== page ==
“For this reason I kneel before the Father, from whom every family in heaven and on earth derives its name. I pray that out of his glorious riches he may strengthen you with power through his Spirit in your inner being, so that Christ may dwell in your hearts through faith. And I pray that you, being rooted and established in love, may have power, together with all the Lord’s holy people, to grasp how wide and long and high and deep is the love of Christ, and to know this love that surpasses knowledge—that you may be filled to the measure of all the fullness of God. Now to him who is able to do immeasurably more than all we ask or imagine, according to his power that is at work within us, to him be glory in the church and in Christ Jesus throughout all generations, for ever and ever! Amen” (Ephesians 3:14-21).
In Ephesians 3, the apostle Paul prays for the church in Ephesus to be filled with the love of Christ. He doesn’t ask for the church to be blessed with knowledge or wealth, but for it to glorify God.
What does it mean to glorify God?
It means doing things for God’s glory, not for our own glory. God created us to glorify Him; it is our chief purpose. Man seeking his own glory was what caused sin to enter into the world when Adam and Eve rebelled against God in the Garden of Eden. In essence, it boils down to pride.
As Christians, whatever we do should be done for God’s glory. Musicians like Johann Sebastian Bach and George Frideric Handel often signed the end of their compositions with the Latin phrase Soli Deo Gloria, which means “Glory to God alone”—it’s a good life motto we all could adopt.
Most of us are probably familiar with the hymn, “To God Be the Glory.” It goes like this:
To God be the glory, great things He hath done;
So loved He the world that He gave us His Son,
Who yielded His life an atonement for sin,
And opened the life gate that all may go in.
What you may not know is that this hymn was written by Fanny Crosby, who was blind almost from birth. Blessed with a brilliant mind, Crosby memorized the four Gospels and the first four books of the Old Testament by the time she was 10 years old. In her 94-year lifetime, she wrote the lyrics for more than 8,000 hymns.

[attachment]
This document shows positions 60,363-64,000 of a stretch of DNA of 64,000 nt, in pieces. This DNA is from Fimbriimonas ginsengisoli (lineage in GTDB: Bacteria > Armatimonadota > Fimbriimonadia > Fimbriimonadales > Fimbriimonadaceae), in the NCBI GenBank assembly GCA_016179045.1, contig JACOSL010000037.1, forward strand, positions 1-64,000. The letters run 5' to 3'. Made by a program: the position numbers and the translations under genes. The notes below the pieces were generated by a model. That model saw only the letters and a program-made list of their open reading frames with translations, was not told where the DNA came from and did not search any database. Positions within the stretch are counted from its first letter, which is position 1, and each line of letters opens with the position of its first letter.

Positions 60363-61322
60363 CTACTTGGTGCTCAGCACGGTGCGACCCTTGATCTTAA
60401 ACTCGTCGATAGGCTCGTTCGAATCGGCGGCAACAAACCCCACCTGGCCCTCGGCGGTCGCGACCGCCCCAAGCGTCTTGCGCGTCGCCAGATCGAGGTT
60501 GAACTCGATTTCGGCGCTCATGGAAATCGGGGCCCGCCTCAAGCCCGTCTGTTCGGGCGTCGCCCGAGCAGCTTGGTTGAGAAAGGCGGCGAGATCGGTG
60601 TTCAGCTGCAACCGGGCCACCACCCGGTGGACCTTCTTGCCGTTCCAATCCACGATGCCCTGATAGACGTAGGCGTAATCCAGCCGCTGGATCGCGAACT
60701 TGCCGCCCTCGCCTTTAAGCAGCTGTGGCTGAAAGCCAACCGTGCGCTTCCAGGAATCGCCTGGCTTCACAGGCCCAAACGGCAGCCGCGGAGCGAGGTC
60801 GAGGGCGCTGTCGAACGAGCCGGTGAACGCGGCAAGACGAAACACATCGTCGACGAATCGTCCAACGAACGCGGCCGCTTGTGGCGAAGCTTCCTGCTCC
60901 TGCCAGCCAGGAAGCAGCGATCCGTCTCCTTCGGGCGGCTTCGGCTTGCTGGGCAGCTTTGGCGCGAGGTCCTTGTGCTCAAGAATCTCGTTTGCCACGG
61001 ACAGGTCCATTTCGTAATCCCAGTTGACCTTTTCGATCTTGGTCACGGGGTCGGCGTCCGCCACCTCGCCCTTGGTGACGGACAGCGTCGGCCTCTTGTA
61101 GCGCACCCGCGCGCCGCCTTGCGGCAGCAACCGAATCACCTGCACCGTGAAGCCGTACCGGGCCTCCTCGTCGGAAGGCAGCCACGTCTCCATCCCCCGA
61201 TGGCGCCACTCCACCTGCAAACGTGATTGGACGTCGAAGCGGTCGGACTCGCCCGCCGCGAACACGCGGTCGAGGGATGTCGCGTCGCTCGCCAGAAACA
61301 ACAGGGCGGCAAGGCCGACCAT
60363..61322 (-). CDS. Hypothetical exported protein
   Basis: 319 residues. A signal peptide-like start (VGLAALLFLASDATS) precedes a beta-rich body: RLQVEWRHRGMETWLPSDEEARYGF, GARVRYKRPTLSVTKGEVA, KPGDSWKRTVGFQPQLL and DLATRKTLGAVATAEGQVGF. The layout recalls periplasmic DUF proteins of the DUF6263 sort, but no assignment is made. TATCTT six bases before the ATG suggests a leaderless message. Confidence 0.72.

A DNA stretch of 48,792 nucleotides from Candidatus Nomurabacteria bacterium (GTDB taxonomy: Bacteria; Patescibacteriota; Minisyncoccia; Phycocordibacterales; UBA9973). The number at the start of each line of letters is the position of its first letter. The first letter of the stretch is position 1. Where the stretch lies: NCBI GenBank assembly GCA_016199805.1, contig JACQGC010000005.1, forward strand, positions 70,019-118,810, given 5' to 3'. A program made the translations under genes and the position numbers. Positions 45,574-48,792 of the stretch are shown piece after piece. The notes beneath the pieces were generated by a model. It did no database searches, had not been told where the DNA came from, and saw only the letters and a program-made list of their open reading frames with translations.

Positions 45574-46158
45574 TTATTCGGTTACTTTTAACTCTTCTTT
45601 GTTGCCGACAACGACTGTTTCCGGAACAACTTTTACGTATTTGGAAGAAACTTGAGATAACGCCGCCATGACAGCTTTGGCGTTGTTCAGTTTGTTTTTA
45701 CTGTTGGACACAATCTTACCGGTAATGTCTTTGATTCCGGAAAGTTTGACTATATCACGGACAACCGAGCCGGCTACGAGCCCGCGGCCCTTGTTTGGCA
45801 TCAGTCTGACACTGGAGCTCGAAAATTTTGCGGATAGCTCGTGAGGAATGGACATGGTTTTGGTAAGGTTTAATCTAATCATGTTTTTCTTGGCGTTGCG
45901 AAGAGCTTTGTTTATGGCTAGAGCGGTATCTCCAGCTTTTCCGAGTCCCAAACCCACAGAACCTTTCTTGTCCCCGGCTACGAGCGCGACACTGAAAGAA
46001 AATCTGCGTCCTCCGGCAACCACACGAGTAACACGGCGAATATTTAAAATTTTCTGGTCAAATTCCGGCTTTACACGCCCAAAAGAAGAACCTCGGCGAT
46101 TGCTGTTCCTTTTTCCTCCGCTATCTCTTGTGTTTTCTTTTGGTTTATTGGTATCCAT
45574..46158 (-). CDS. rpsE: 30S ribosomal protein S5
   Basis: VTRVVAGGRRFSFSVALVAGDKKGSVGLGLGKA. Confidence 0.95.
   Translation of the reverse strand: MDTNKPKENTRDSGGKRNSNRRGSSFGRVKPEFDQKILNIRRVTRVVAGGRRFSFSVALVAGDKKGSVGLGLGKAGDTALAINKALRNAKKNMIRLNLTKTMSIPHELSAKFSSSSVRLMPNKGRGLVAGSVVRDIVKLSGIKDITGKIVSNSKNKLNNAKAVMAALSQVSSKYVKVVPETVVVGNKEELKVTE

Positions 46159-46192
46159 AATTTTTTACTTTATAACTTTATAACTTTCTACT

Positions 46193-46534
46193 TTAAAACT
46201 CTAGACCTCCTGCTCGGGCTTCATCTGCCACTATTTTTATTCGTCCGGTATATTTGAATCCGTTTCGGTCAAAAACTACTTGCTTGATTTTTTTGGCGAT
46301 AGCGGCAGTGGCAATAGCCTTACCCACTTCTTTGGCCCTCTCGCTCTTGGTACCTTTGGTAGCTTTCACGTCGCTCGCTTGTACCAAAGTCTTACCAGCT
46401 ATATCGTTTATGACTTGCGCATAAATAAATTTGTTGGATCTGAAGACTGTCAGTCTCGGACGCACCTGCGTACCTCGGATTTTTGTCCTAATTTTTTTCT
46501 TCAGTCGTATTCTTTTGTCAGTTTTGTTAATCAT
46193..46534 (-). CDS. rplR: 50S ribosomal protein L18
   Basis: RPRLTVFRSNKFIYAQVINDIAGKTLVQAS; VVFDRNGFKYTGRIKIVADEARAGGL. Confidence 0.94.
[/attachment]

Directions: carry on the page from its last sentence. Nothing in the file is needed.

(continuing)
Crosby could have used her talent to boost her own image, but she used it to glorify God. She even saw her blindness as a blessing: “If perfect earthly sight were offered me tomorrow I would not accept it. I might not have sung hymns to the praise of God if I had been distracted by the beautiful and interesting things about me,” she said in her autobiography.
Written around 1872, “To God Be the Glory” was used in D.L. Moody’s crusades in Great Britain by song leader Ira Sankey, but it was forgotten for about 75 years. In 1954, Cliff Barrows, who led music for Billy Graham’s crusades, rediscovered the song, and it soon became a mainstay in churches across the country.
Whenever Crosby wrote a hymn, she prayed that it would bring people to Christ. She must have nearly prayed without ceasing because she often wrote six or seven hymns a day. Relying on her sharp memory, she composed everything in her head and then dictated the lyrics when the hymn was finished. She once dictated 40 hymns in one sitting.
Her other well-known hymns include “Blessed Assurance,” “Praise Him, Praise Him” and “Pass Me Not, O Gentle Saviour.”
The chorus of “Blessed Assurance” includes the refrain: “This is my story, this is my song, praising my Savior all the day long.” Definitely words to live by.
>Have you ever sought your own glory instead of God’s glory? What was the outcome?
>Is there an area in your life where you haven’t given God credit where credit is due?
>Why do you think God created man to glorify Him?